Keeping It Real!

There is great debate about social media today making people feel inadequate about themselves or their life. They see their friends having a great time on vacation or their friend’s children making straight A’s or getting an award for their soccer team winning the championship. People today are just doing what photographers have been doing for years.

As photographers, we only put out the good stuff for someone else to view.  We don’t print or post those blurry, dark photos of our kids pitching a tantrum while they eat cake. We post the ones that show that happy grin with the birthday candles glowing and all the family and friends surrounding them.  All of us take some awful photos from time to time, just like all of us have bad days. We just choose to leave those pictures on the hard drive or throw them away.  Even the best photographers make mistakes!

This is a very old picture, and although I have processed it again recently in Lightroom, it is still one of my favorites of my husband.  I have pictures with him all dressed up and posed, but I just love the smile of his face in this picture. It is a genuine smile, which does not happen very often when I try to take a picture of him. He hates the camera!

Joe Blog

While I could debate the merits of whether or not to use photoshop to alter pictures, I try to stay as real as I can with it when it comes to editing people. If you change the color of a flower in a picture, no one might ever know that, but extreme editing of people often makes them look fake.

Why I am I talking about keeping it real? Today is my 16th Wedding Anniversary. I couldn’t think of a better way to describe my marriage than “real.”It has not been 16 years of perfection & wedded bliss. It has been 16 years of joy & sorrow, laughter & tears, arguments & complete understanding, question & support, friendship & love. I wouldn’t change one minute of the last 16 years with my best friend. I know I can be real with him. Happy Anniversary to my whole world & the love of my life. I have loved the past, but I can’t wait for the future.

About Me

I have grown up and lived in Virginia most of my life, with a few years in Raleigh, North Carolina, and Atlanta, Georgia. I am married to a wonderful and supportive husband, and I have two dogs who are like my children. You will probably see dog pictures here, but you won’t see many of my husband. He hates the camera!

I am a kid at heart and I have always been a Disney fanatic. I try to take a trip to Walt Disney World every year, if possible. You will see a lot of Disney pictures here as well.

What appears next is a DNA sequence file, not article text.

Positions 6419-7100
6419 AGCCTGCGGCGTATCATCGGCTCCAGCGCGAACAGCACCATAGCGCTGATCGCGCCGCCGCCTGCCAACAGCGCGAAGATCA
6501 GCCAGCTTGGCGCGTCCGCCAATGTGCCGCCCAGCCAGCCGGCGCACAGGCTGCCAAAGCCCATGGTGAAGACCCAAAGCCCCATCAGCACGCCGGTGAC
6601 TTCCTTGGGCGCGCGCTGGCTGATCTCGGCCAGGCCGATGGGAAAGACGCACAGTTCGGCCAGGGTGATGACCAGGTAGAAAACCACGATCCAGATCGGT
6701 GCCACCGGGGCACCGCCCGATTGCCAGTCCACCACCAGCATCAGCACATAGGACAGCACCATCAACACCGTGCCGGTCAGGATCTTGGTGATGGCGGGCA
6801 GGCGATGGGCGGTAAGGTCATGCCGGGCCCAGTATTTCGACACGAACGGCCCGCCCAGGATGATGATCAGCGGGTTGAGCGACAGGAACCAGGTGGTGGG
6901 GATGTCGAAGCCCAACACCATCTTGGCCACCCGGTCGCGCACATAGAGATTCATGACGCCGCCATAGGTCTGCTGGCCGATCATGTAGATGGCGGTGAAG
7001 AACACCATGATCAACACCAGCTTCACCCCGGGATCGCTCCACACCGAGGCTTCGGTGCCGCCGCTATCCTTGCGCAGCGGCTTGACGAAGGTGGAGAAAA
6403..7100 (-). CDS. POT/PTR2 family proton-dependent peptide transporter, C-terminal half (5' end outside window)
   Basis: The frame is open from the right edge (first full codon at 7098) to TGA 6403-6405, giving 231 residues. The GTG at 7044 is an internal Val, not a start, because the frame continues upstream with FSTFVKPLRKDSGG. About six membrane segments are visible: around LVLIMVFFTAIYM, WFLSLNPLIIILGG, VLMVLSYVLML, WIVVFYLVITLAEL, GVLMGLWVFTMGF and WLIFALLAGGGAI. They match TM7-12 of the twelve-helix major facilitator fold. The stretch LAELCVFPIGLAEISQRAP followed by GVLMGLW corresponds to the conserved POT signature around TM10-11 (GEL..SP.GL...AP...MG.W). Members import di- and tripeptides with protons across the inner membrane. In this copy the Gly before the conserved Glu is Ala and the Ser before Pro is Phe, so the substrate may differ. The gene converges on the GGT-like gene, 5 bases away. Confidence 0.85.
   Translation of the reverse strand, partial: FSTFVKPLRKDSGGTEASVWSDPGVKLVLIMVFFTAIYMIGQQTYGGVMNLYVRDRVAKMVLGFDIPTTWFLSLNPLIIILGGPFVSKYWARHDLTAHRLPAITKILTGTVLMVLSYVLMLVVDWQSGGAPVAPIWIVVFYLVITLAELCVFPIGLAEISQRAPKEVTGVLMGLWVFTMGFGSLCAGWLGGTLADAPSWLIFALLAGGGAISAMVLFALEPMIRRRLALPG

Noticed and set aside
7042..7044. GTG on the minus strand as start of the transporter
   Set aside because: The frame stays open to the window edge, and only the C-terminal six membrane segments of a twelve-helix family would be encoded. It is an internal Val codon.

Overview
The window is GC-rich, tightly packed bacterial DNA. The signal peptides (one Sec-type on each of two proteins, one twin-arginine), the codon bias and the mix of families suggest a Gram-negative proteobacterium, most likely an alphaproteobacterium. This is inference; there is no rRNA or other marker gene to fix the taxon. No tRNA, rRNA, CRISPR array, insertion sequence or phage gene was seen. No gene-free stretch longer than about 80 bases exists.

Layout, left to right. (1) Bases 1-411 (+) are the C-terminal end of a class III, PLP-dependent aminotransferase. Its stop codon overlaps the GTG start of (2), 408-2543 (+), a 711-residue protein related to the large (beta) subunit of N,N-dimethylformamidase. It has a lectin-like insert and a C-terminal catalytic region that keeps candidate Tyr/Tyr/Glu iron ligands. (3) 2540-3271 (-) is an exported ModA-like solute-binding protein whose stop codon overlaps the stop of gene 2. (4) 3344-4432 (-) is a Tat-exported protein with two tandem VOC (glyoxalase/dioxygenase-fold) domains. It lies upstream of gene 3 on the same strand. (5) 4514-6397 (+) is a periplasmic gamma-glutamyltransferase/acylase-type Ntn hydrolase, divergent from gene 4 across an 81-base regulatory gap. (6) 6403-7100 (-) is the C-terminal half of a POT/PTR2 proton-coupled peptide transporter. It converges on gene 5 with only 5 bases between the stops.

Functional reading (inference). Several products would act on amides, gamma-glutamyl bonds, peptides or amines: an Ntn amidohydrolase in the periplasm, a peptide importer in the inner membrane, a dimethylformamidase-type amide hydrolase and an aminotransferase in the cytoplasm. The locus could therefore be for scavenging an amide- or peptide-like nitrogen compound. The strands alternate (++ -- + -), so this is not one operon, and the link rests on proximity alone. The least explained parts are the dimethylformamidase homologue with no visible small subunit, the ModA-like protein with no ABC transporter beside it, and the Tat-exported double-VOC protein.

I still have a lot of growing to do as a photographer, but I hope you enjoy being part of my journey.


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Good Cameras Do Not Make Good Photographers

How many times has a photographer taken a good picture and and someone says, “That is a great picture. You must have a really good camera. What kind is it?” What most people don’t realize is that the camera doesn’t make the picture, the photographer makes the picture.

If I had to start at the beginning of my photography journey again, I would do things differently.  Hind sight is 20/20, right? Most of us photographers are also equipment junkies. I still have my Nikon N75 film camera and my Nikon D50. I just can’t seem to part with them. I love getting new toys though. When I was starting out, several photographers told me that you can do a lot with basic equipment. However, I didn’t want to listen. I wanted that new lens and that new filter! While you may have some limitations to the types of pictures you can take because of your equipment, you can still do a lot with the basics.


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Meerkat at Animal Kingdom, Walt Disney World      Nikon D50, F5.6, 226.3mm, 1/2000, ISO 800

I currently shoot with a Nikon D3200, and while I am not going to get an amazing landscape shot or a picture of the Milky Way with this camera, it meets my needs for now. What I would tell someone who is just starting their photographic journey is to get to know your camera. Even iPhones can take great pictures if you know what you are doing with them.

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Seagull, Chincoteague Island, VA, Nikon D3200, f7.1, 60mm, 1/2000, ISO 320

If you want to spend money, invest is some classes or some good photography books. Get involved with a local photography group. If you can’t find one, start your own. You can even start a group online if you have to do so. Check with your local community college or your local art museum for classes. You can even take classes online if that is more your style.

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Stumpy Lake, Virginia Beach, VA, Nikon D3200, f16, 52mm, 30 Sec, ISO 100

The most important thing that will make you a better photographer is to practice. You won’t get any better unless you practice. Those New Balance tennis shoes don’t make you a marathon runner. Only training will do that. It is the same with your camera. That top of the line, full frame camera will not make you a better photographer, knowing your craft will!

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Illuminations Fireworks, EPCOT, Walt Disney World, Nikon D3200, f22, 18mm, 45 Sec, ISO 100